Back from the dead? National backbenchers, particularly those down the party list, might be breathing again— now that Judith Collins has taken control, after the political trauma of the past few weeks.
Party stalwarts, some of whom had been drifting off to ACT party, are rallying again. Collins’ ascension has come just in time.
Even so, she faces a daunting challenge. Only 60 days to dispose of the wreckage, fire up her team, and win back disenchanted supporters. No time for the inquest into what had gone wrong (though questions still reverberate about the panic the caucus must have been in when it chose Todd Muller).
Collins, reassuringly, brings vast experience to the task, and she immediately revived caucus morale by insisting they stand with her at the podium as she took the reins on Tuesday night.
That sense of renewed unity took a dent almost immediately as first Nikki Kaye and then Amy Adams decided to quit Parliament. Both were close to Todd Muller and were disconcerted by his sudden departure.
It is unclear whether internal party polling shows that – even with Collins at the helm – National has little hope of regaining the Treasury benches. But Kaye and Adams, in leaving now, have put another hurdle in Collins’ campaign path.
Only the bluest, dyed-in-the-wool loyalists are convinced Collins can win on September 19, given the long lead Labour enjoys in opinion polls. Jacindamania is so powerfully embedded in the electorate that it seems impossible National could get within a bull’s roar of the Treasury benches.
Yet, some National strategists believe there are vulnerabilities within the coalition which a politician as astute as Collins can exploit. They see this election shaping as the way the Crusaders maintain their superiority in Super Rugby, by exerting all the pressure in the final quarter of each game.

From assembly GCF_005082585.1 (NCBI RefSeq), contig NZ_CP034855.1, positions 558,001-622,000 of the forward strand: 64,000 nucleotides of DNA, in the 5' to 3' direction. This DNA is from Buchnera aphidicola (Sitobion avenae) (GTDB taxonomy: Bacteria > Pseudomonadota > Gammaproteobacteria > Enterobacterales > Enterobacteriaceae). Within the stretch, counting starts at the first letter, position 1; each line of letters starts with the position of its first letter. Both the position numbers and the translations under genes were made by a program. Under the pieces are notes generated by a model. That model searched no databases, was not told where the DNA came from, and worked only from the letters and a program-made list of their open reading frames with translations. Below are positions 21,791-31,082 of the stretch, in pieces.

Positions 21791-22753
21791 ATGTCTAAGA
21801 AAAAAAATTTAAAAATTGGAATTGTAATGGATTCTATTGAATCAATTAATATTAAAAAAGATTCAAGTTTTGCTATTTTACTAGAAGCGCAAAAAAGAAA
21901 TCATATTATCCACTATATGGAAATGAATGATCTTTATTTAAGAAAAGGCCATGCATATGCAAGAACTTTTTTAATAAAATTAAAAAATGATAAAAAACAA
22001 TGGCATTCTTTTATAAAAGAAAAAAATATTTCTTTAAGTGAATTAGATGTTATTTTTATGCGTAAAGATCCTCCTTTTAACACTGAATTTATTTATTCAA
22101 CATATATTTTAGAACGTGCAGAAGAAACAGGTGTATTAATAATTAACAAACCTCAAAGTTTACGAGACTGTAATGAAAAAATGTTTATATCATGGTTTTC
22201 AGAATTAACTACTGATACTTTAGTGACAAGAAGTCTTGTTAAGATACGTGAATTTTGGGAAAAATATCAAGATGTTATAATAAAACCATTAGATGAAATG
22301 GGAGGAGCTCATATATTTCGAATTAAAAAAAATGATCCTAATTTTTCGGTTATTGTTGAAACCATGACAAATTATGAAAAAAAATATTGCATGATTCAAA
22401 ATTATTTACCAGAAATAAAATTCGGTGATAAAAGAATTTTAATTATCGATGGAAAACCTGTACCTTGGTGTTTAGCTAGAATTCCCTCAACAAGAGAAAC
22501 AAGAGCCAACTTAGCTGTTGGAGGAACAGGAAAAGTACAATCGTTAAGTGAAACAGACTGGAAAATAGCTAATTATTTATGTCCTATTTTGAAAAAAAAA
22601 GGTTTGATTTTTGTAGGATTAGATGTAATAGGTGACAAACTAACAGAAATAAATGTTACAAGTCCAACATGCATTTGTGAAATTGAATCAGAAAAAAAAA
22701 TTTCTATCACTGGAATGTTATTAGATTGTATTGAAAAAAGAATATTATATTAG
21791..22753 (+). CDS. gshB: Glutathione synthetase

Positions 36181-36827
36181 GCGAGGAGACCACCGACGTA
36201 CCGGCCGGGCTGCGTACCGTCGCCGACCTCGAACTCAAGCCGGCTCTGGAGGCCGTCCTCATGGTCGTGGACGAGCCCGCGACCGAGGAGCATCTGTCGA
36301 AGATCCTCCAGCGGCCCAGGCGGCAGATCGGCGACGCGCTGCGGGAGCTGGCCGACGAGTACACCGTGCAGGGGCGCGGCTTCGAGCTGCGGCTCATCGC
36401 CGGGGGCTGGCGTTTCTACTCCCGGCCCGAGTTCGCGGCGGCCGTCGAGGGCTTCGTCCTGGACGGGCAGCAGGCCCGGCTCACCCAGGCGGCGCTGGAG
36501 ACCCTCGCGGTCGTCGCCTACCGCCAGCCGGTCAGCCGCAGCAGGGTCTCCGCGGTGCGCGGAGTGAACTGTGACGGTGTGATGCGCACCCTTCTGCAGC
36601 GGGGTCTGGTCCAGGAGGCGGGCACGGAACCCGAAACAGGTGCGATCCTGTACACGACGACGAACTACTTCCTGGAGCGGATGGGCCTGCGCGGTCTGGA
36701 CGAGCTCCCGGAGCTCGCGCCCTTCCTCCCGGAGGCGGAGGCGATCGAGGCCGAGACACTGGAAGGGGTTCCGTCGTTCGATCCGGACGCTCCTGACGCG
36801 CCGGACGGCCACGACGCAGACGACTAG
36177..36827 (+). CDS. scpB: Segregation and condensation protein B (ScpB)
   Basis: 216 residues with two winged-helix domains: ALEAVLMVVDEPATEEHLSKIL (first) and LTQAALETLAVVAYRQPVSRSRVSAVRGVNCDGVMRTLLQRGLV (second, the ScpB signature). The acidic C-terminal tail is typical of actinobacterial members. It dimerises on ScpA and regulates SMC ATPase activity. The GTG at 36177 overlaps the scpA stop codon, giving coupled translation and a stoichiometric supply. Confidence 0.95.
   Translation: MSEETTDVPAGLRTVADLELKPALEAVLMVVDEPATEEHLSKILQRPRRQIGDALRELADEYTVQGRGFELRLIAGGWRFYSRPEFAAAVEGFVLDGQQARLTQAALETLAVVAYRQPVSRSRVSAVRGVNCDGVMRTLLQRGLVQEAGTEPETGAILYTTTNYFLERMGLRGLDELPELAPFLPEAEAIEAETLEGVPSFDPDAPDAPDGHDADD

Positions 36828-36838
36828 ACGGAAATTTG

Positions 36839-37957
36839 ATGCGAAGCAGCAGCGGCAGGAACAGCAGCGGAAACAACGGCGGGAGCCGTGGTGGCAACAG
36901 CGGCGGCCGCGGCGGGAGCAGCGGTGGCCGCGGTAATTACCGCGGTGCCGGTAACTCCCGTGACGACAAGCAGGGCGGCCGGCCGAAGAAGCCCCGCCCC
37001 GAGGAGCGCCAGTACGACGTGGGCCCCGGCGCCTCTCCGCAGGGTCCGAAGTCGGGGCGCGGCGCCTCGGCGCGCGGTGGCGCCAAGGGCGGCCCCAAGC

Two factors could work in Collins’ favour. The first is the MMP system itself: no political party has ever gained 50% of the party vote since this form of proportional representation was introduced.
And history shows the electorate always deals severely with any of the minor parties which join a coalition government (think of the Alliance, United Future and the Maori Party).
NZ First has been consistently polling below the 5% threshold and the Greens so close to it that they need to pull votes from Labour itself to get across the line – not an easy task when Ardern’s popularity has been the dominant factor in current NZ politics.
NZ First, in the weeks running up to the election, may face unpleasant headlines as the case being brought by the Serious Fraud Office against the financial manoeuvres of the NZ First Foundation is aired in court.
And the Greens risk a backlash by proposing new taxes, not just the wealth tax, but the new rubbish tax which Conservation Minister Eugenie Sage announced this week and could cost households an extra $2bn a year. NZ electors have always shown themselves to be averse to politicians who come up with new tax ideas—and in the current economic environment, stripping more from the hard-earned wages of individuals won’t be popular.
On her own side of the political fence, Collins is already inspiring a fresh wave of enthusiasm among supporters. A fundraiser in Auckland is said to have raised an eye-watering amount for the party.
In removing Michael Woodhouse as the party’s health spokesman, Collins exerted the kind of discipline other strong leaders do, a contrast to the “kindness and compassion” Ardern has displayed towards incompetence among several of her ministers.
The reality is that National needs to front the electorate with a strong and effective policy to rebuild the economy. Collins, with all her varied strengths, cannot do it on her own, and the caucus behind her has not been conspicuous in promulgating the fresh ideas which will inspire voters.
There has been little focus inside National, as the impact of the Covid-19 pandemic has devastated the global economy, on how the government needs to apply powerful stimulus to the key export industries, not only the food-producing sector, but those especially in the technology sector, on which NZ is increasingly dependent.
In the era when climate change has led to “sustainability” becoming the goal of activists of all stripes, particularly the Greens, NZ needs something more. Judith Collins has to find that policy formula— and at the same time convince the electorate she can make it work.
For long enough Collins has revelled in being the “crusher”. Now she has to show she can be a builder as well – dare we suggest capable of making us plusher?